The watch itself is such a logical addition to shooting gear. Most shot timers are significantly larger. While there’s a benefit to the larger design, especially in the ease of pushing buttons, the watch is simply more compact. Because it attaches to the wrist, it allows for the shooting accelerometer to assist in timing functionality. The screen itself is available with a black face with white type, or a white face with black type. The black background is good for use in bright light. When the lights dim, there is even a backlight that allows you to keep working. The speaker is not as loud as some timers, but it is loud enough to be heard through passive headphones.
And it is also a watch. While it isn’t really my taste in high-fashion timepieces, it does tell the time. It has an alarm function (which could be confusing and dangerous if you sleep with your firearms). It also has a stopwatch and preset countdown function. It is available with all kinds of accessories. There’s a convenient case that keeps it from getting crushed in a range bag. There are brightly colored skins that protect the watch (useful for the more hardcore training you might get into). There’s even an electronic power charging station.
The Shotmaxx is built into the housing of the Texas Instruments EZ430-Chrono. The only color available currently is a stylish tactical black. It is only slightly larger than a typical watch, and that extra size comes from the speaker. Yet the extra size is negligible. I forget I’m wearing it. I don’t normally wear a watch, and I forget I’m wearing it. I have left the range several times now with the watch still on my wrist.
When DAA sent us a Shotmaxx, we immediately took it to the range. We played with it several times before we decided it was really as good as it seemed. As there are typically two or more of us there, we bought another Shotmaxx, which allowed us to test them (and ourselves) against each other. For one of the more interesting tests, we used one in the traditional mode and one in accelerometer mode (both on the same shooter). This wasn’t even close to a scientific experiment. We started them, as close together as we humanly could, and then ran through the drills. I wanted to know how well the two modes compared. The difference in the two times was 2/100 of a second off, and I chalk that up to human error. The difference was in my button pushing abilities, not in the watch’s timing. Both modes work incredibly well.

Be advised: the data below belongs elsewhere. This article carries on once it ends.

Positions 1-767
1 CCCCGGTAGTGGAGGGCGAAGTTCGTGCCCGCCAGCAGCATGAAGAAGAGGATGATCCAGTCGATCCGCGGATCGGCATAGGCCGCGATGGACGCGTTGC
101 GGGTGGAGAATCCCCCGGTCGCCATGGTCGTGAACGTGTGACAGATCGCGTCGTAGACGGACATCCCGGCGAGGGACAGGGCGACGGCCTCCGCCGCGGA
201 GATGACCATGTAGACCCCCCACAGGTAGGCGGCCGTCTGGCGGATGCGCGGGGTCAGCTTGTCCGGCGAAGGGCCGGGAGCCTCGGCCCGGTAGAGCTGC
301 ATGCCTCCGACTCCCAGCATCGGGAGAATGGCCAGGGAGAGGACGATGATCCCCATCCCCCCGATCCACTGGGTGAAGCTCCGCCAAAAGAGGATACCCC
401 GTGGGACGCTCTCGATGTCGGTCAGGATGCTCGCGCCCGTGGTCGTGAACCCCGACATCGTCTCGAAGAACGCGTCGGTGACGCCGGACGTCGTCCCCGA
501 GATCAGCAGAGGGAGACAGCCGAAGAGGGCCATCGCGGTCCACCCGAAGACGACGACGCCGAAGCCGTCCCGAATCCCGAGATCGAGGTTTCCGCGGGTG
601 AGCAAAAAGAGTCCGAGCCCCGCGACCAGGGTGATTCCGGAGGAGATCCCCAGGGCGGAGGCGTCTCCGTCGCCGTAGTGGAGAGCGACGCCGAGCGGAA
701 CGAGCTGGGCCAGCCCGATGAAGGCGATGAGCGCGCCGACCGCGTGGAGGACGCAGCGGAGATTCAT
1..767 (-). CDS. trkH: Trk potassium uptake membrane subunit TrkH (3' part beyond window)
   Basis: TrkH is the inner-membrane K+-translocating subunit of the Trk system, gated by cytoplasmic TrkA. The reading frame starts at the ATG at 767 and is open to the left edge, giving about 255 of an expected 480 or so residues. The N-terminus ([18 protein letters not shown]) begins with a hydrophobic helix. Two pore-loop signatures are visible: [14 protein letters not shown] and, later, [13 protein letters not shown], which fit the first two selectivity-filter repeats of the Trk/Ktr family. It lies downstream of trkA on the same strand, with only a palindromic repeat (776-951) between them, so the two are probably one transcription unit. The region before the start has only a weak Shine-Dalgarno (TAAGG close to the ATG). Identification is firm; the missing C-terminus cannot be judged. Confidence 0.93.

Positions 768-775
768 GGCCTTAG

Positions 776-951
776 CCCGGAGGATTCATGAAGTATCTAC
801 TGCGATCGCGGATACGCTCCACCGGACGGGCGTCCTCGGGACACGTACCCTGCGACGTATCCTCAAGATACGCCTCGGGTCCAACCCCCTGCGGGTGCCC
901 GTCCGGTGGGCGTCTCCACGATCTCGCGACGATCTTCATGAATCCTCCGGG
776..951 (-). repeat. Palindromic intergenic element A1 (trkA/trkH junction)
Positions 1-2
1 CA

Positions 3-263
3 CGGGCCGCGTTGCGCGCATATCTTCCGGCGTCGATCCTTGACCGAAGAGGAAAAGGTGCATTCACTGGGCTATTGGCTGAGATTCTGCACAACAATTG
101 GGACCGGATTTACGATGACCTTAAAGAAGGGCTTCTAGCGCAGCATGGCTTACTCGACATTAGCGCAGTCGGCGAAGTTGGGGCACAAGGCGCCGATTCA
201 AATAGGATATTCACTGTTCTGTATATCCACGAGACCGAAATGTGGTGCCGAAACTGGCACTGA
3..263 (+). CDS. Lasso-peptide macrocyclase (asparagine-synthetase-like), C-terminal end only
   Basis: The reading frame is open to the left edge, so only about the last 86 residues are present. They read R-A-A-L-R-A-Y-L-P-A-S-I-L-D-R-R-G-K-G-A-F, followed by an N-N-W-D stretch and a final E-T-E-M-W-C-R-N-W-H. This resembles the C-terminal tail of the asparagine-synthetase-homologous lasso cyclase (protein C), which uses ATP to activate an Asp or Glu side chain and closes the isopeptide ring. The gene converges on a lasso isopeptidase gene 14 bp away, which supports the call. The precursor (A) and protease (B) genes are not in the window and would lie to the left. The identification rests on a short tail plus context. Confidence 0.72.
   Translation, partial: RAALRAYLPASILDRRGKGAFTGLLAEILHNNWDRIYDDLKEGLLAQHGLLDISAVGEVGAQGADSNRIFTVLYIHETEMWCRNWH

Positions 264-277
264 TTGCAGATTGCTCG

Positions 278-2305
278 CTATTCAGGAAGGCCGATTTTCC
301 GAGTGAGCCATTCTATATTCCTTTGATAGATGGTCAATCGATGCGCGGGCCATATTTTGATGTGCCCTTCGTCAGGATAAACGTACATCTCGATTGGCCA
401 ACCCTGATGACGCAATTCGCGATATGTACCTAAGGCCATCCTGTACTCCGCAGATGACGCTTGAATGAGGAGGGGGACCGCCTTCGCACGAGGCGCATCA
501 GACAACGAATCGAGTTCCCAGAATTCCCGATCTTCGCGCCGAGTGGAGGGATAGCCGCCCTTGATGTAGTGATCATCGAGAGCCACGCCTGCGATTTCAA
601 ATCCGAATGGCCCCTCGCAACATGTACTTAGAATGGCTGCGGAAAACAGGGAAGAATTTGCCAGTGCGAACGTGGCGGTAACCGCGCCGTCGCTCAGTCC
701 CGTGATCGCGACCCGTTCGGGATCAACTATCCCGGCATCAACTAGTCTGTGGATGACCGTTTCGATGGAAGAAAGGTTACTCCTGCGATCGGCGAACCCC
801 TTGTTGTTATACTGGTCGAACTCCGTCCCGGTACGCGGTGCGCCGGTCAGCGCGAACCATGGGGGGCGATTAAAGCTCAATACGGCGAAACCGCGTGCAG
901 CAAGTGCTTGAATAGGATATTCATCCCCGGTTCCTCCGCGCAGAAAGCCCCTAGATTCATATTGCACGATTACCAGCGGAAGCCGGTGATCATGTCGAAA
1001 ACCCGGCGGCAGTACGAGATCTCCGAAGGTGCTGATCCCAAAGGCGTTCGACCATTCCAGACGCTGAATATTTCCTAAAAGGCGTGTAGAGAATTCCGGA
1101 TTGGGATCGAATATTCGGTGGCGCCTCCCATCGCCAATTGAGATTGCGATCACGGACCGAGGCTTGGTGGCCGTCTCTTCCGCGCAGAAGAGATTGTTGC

Double Alpha Academy has an app, too, that lets you control the Shotmaxx through Bluetooth from your smartphone. The Shotmaxx can be synced with computers and tablets as well. If you plug the Shotmaxx in, you can download split times in real time. I’ve yet to play with the functionality of the software. My interest in the watch has kept me busy enough. After I master it, I’ll move on to the other Shotmaxx capabilities.
When the watch is being used as a watch, the battery (which is rechargeable) will last as long as three months. When the Shotmaxx is working as a timer, the life drops down to 24 to 30 hours. That is more than enough for several trips to the range.
Depending on the options, the Shotmaxx ranges in price from about $155 up to $175. It is a solid investment. If you are thinking about getting into competition, you’ll need to budget this into the equation. If you’re serious about improving your defensive shooting skills, this is a really valuable gauge of how effective you may be. Check out DAA and Shotmaxx. The company has a ton of tutorials up on its site and is adding things pretty regularly.